The neighbor’s hay was cut yesterday, a few weeks later than last year. I’ve heard this is a bumper year for hay. If my allergies are any evidence, I’d say it’s true. The neighbor’s fence took a bit of a thrashing yesterday, too.
It’s July 3rd and our peas are producing like crazy. Everything else is just struggling. We’ve had a few days of strong sunshine, but many days are “Seattle gray”–meaning it’s 100 percent cloud cover in the morning, burning off to 80 percent cloud cover by 3pm.
Honestly, I don’t know if we’ll get tomatoes or beans this year. If we do, it will be a miracle–and I don’t use that word hyperbolically.
Gophers ate my garlic. A lot of it. Maybe it was one lone gopher, maybe it was an underground army of gophers. I don’t know, but I do know that I was planning on a massive garlic harvest this year, and that dream is now writhing on the ground like a half-dead burrito.
Over the past few months I have watched gophers systematically take down bulb after bulb in my precious garlic patch, taking out half of my elephant garlic, half of my hard neck garlic and half of my soft neck garlic.
Gophers are extremely hard to exterminate with a pellet gun–I’ve tried. They only pop up for a few seconds before heading back down. It’s really a game of crazy luck to be able to see a gopher and have time to open the window, load and aim before the furry garlic theif goes back down. I’ve done it once in my lifetime, and I earned the respect of everyone that my husband told the story to. “The day Heather shot a gopher from the kitchen window.” I faked modesty whenever he told the story, but I was dang proud and still am.
This morning I looked out the window and noticed two more stalks of my elephant garlic were sideways. I went out to survey the damage, when I noticed a burrito-sized animal writhing a few inches away from a freshly dug hole near the elephant garlic.
It was a partially-alive gopher–with an aching belly full of my garlic, no doubt. I poked it with the fallen green stems left over from its elephant garlic bulb feast. It continued to squirm. It was awful. I felt bad for its suffering, but still had time to deliver this powerful, embarrassingly loud speach, that hopefully struck fear and dread into the hearts of nearby sub-earth dwellers (and unfortunately, a few people walking by):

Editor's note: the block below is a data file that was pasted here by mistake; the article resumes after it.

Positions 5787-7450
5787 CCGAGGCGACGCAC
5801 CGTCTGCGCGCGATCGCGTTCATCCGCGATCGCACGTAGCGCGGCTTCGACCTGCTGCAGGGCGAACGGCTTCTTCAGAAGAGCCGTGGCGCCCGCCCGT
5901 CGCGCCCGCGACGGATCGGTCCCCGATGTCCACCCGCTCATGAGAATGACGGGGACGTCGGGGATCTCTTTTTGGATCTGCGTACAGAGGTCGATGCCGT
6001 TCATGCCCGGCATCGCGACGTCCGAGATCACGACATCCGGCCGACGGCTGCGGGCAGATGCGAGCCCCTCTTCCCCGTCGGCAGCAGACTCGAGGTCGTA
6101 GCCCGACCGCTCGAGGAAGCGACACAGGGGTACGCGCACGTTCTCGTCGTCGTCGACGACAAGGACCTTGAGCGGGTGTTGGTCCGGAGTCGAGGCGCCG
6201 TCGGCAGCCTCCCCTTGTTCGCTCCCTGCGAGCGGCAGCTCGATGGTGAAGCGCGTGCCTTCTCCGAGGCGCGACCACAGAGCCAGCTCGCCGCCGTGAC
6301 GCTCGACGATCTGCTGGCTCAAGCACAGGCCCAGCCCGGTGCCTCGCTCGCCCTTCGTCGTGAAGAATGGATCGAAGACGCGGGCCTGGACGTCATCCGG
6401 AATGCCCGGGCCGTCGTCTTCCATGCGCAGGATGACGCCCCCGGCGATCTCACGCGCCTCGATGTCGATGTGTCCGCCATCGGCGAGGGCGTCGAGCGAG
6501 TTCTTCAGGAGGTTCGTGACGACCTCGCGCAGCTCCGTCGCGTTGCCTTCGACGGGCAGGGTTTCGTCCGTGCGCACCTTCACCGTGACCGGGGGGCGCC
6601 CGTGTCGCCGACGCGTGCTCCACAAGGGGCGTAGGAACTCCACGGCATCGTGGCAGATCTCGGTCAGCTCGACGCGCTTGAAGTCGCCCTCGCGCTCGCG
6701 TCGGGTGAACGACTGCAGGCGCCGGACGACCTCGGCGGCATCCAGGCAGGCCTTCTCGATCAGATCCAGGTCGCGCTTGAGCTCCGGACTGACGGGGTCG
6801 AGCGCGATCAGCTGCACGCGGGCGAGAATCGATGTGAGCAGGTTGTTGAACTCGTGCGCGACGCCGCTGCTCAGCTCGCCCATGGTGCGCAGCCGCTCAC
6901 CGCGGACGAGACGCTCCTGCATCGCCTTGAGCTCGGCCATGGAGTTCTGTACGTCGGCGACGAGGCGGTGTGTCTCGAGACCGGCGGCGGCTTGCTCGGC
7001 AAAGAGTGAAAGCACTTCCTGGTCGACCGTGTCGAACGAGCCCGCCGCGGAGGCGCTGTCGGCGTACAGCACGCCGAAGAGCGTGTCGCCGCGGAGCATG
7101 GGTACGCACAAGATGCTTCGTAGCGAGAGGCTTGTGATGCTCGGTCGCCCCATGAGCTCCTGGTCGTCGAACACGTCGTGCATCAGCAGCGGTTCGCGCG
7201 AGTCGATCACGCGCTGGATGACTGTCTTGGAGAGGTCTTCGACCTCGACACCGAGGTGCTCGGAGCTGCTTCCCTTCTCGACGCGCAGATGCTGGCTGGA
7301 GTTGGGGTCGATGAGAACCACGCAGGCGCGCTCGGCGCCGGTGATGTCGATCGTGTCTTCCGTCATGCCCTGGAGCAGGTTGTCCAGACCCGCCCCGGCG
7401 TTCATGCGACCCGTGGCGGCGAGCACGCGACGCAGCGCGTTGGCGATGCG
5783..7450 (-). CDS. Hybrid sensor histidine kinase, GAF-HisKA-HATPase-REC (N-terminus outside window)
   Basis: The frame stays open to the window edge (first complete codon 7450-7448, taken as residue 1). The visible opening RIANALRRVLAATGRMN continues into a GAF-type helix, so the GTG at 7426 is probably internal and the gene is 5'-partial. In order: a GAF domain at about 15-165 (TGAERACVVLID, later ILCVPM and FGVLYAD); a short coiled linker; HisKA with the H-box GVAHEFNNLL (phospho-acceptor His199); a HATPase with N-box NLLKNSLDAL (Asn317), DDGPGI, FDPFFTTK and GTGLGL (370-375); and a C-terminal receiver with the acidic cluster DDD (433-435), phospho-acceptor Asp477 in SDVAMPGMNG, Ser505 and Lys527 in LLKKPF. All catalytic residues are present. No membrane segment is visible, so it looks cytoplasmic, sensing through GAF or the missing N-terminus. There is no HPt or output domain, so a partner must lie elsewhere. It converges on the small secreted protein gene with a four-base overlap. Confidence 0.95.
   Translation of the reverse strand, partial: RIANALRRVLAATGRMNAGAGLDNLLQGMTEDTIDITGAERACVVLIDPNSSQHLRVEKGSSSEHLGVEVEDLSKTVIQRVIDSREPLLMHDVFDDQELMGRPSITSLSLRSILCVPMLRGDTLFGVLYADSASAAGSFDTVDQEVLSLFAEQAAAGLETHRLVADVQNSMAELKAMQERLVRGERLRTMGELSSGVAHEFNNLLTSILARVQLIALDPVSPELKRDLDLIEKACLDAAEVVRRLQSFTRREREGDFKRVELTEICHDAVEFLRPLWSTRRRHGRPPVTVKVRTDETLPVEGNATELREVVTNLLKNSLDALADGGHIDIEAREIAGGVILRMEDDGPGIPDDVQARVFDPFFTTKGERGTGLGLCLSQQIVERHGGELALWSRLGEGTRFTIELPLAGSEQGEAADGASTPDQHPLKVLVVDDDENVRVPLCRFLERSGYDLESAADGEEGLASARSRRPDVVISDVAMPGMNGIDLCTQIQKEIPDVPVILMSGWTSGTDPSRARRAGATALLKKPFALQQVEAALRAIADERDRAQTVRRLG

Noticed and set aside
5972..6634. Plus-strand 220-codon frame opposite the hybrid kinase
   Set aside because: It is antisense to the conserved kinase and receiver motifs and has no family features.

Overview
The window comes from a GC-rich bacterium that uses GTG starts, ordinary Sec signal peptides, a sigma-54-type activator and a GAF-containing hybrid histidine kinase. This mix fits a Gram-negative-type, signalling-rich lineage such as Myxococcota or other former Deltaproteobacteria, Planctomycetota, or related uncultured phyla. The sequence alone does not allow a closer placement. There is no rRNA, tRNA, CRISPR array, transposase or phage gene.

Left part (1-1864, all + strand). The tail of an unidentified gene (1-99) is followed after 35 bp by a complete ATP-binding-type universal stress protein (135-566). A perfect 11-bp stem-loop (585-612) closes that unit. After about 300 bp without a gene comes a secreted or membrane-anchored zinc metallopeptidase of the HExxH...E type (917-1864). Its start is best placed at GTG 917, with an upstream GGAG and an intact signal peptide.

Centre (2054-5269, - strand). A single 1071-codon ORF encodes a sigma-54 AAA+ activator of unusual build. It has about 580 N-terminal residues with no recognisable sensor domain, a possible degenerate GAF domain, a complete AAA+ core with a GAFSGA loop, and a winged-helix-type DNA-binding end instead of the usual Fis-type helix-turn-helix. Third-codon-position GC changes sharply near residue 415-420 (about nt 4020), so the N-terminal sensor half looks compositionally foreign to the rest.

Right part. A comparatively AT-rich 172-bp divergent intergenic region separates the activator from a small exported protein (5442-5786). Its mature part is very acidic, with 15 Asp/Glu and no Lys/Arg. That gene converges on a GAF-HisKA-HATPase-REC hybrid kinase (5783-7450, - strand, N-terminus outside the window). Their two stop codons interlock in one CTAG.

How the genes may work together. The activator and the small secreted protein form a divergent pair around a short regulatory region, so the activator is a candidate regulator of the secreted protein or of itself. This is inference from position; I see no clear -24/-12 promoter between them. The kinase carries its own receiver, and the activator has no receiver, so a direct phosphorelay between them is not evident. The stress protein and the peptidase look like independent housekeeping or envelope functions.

“YOU SHOULD NOT EAT MY GARLIC. THAT IS NOT A NICE THING TO DO. THIS IS MY GARLIC AND I DON’T WANT TO SHARE IT. YOU ATE SO MUCH, AND THAT IS PROBABLY WHY THIS TERRIBLE THING IS HAPPENING TO YOU. DO NOT EAT MY GARLIC.”
And so, I publicly issue this warning to all sub-earth dwellers: Let the words of my impassioned, bold speech echo in your ears, and share these words with your fellow ground dwellers, your children and your children’s friends, since you probably won’t live long enough to meet your grandchildren.
The months of February through June were a series of time-delayed successes.
I learned, relearned, and forgot what I learned–then remembered it again.
All this is to say that today is June 7th and we have fresh sugar snap peas, new spring kale (as opposed to the old flowering kale from last year), orach, green chard, and lots of robust plants that we’ll harvest over the summer (like carrots, potatoes, beans, tomatoes, shelling beans, cucumbers, squashes, and peppers) .
This post is also to say that I will be taking up a new hobby next winter. This winter my hobby was “planting seeds too early and watching them die.” It was tedious.
I learned this winter that if you plant seeds that need to be in their pots for more than 2 weeks, you need to have a bigger pot. I used tiny cells and 90% of the seedlings died. I also learned that just because last April was hot didn’t mean that this April, or May or June (so far) will follow suit. It’s been a cold + wet spring. Even the cold weather crops languished.
Our family loves being outdoors–and we’ve hiked and backpacked together for many miles. Someone once asked me a question on one of our backpacking trips that I think can be applied to gardening: